EVE Online makers
have turned up the heat on
and Mac news this week at its
Reykjavik, Iceland, and it’s a good thing, because the weather is pretty cold. In fact, it’s been reminding me a lot of “Immigrant Song” by Led Zeppelin:
(In fact, Led Zeppelin front man Robert Plant confirms that this song is, indeed about Iceland.)
It’s been cold, overcast, and raining here for the last couple of days, with a sideways wind that so brutal it’s nearly blown me into the street a couple of times.
The Icelanders I’ve spoken with take it in stride—it’s not unusual for it to be like this in early November, and, in fact, many of the peaks in this area showed snow when we first arrived. It’s made those of us who aren’t acclimated to it hunker down, however. And of course, it’s going to get a lot worse before it gets better. Good thing I’m only here until Sunday.
On Thursday night, CCP led a tour to Iceland’s famed Blue Lagoon, a geothermal spa that’s fed by fresh seawater that exchanges in less than an hour. Seeing Iceland without visiting the Blue Lagoon is like seeing Paris without visiting the Eiffel Tower, I am told. But I wouldn’t know, because I didn’t go. And from what I’ve been told by those who did, I made the right choice.
Last night frozen rain was pelting down violently, driven by fierce gale-like winds. That didn’t stop an intrepid crew from CCP and the Fanfest from descending on the Blue Lagoon at about 7 p.m., or about three hours after the sun started to set. And while those that managed to stay fully submerged in the lava-heated waters managed to stay warm, I am told that even coming up for air was painful.
“It was like James Cameron was filming
in Iceland,” said one survivor. Another was certain that his hair froze when he emerged from the water for a few moments.
“I’m from Iceland, and I don’t ever want to go back there again after last night,” one CCP staffer told me. She said it’s lovely in the summer when the weather is warm, but not so much when the weather turns. And it isn’t summer anymore.
I elected not to go, partly because of the weather, and partly also because I hadn’t slept in about 40 hours and desperately needed some rest. Hopefully there will be another chance before I leave, but given the weather, I’m not sure there will be.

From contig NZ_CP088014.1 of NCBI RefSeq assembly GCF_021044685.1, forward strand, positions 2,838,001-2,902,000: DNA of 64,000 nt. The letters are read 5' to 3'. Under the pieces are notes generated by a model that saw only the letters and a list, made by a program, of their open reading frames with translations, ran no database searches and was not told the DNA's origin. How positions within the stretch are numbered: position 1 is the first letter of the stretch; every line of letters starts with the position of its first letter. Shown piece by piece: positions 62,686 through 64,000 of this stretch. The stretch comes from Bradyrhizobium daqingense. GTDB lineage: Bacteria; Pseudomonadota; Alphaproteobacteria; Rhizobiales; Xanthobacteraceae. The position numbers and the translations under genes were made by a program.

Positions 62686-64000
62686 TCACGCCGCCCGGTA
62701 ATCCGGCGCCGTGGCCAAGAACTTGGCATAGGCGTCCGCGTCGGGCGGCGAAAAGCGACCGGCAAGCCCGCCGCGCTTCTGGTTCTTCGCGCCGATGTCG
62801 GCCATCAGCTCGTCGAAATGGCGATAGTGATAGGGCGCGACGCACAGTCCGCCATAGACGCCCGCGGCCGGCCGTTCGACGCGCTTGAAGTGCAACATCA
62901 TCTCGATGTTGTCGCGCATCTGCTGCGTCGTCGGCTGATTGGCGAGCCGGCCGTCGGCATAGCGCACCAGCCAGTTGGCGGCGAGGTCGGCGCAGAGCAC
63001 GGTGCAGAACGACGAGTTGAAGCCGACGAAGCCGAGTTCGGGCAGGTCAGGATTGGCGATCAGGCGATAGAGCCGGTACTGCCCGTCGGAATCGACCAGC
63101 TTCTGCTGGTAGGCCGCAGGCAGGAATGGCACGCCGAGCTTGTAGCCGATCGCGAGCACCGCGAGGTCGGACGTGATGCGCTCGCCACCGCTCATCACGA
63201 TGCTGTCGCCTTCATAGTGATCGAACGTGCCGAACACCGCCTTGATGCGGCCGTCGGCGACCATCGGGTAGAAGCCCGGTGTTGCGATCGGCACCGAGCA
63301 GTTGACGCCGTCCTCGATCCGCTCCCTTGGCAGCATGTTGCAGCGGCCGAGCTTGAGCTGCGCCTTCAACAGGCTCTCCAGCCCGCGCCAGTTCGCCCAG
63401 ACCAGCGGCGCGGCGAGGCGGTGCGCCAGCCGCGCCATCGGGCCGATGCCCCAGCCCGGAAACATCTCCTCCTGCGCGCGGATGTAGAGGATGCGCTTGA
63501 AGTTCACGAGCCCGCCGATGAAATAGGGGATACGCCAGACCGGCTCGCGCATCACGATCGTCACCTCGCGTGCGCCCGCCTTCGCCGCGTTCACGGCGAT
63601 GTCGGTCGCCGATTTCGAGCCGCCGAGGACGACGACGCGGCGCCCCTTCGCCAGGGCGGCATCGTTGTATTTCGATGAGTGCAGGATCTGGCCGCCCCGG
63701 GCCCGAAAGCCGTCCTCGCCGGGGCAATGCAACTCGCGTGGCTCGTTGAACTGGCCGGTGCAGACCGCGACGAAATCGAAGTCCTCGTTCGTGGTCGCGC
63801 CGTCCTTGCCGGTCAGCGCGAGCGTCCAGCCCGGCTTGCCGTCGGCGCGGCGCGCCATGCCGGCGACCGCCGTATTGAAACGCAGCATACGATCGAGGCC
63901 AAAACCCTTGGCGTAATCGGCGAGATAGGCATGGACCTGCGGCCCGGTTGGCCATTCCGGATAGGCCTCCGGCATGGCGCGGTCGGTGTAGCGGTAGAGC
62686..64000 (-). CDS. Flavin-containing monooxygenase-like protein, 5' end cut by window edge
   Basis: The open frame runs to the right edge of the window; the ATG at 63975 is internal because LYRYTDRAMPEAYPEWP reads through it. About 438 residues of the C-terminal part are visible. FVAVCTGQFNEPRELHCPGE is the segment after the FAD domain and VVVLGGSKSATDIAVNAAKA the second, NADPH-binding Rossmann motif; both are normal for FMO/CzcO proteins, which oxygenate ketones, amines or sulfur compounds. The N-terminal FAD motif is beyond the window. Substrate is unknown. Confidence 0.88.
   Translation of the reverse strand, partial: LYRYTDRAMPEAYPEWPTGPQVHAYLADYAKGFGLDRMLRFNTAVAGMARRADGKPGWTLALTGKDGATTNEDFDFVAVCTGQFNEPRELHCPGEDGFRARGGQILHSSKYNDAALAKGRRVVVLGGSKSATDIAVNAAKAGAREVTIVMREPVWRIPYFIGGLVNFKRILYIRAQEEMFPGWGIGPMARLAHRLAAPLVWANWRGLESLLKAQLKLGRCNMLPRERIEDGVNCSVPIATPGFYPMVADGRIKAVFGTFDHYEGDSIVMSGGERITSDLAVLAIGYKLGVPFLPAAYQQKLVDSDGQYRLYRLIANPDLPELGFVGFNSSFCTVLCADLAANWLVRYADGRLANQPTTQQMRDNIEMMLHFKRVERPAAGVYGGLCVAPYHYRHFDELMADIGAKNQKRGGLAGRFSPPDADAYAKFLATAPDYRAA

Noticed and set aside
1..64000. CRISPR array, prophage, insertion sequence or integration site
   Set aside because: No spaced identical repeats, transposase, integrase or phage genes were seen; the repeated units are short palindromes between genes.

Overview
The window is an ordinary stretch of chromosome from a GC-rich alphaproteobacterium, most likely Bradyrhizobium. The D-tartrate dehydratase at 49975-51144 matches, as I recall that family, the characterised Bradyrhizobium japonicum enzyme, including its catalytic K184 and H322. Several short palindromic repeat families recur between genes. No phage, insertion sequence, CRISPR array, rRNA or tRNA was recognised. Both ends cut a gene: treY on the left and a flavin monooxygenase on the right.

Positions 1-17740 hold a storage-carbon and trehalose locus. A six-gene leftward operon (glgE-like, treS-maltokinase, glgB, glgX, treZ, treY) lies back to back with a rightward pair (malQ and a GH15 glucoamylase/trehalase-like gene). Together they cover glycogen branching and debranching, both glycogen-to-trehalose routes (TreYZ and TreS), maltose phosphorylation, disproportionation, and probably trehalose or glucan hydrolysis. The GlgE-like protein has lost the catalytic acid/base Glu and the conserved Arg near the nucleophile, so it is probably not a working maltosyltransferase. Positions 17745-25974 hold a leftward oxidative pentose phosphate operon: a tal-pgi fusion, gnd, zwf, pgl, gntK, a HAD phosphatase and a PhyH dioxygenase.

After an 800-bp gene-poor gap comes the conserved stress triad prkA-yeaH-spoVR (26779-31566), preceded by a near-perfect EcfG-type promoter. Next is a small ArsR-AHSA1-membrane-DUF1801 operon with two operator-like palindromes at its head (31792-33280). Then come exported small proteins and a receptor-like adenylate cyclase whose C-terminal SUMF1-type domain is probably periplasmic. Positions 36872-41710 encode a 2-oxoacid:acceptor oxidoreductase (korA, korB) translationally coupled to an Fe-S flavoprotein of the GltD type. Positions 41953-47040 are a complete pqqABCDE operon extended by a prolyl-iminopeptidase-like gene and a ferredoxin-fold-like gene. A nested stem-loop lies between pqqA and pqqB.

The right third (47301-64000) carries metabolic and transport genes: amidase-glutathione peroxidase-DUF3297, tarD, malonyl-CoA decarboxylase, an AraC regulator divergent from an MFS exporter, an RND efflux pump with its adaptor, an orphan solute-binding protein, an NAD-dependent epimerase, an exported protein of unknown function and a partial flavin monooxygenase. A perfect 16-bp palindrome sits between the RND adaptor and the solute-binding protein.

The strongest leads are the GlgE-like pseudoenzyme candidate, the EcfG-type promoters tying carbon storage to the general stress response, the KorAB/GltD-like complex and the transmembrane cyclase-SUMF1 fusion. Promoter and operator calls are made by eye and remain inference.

Tour disasters aside, the Fanfest is terrific. EVE Online enthusiasts from around the globe—many from Europe and North America, some from as far away as South and Central America and Japan—have descended on a nearby sports arena to engage each other in Player Vs. Player (PVP) competitions, conferences, roundtable discussions, and presentations to discuss the past, present and future of EVE Online. And with
two additional platforms to be supported within the next couple of weeks
—Mac and Linux—the future does indeed look bright for this exciting multiplayer online game.
If you haven’t been exposed to EVE Online, it’s quite an adjustment. Descended from the spirit of games like
(or, for Mac gamers of old,
), it’s a giant online world in which you pilot a spacecraft, slowly amassing skills and capabilities, improving your cargo hauling and weapons capacity, as you explore a vast universe that’s filled with planets, asteroids to mine, space stations, and more.
Friday night in downtown Reykjavik is supposed to be quite an adventure, bad weather notwithstanding, so I’m looking forward to seeing some more of my new friends and colleagues in a little while. Word around here is that because of the high price of alcohol, most Icelanders spend much of the evening at home, getting a buzz on with their store-bought supplies before making their way to bars, then tear it up from about midnight until about 6 a.m.. The good news is that after last night, I’m well-rested, and in the interest of journalistic curiosity will do my best to examine this social curiosity myself. I will report accordingly.
The EVE Online Fanfest runs through the weekend, so expect more information and details coming soon.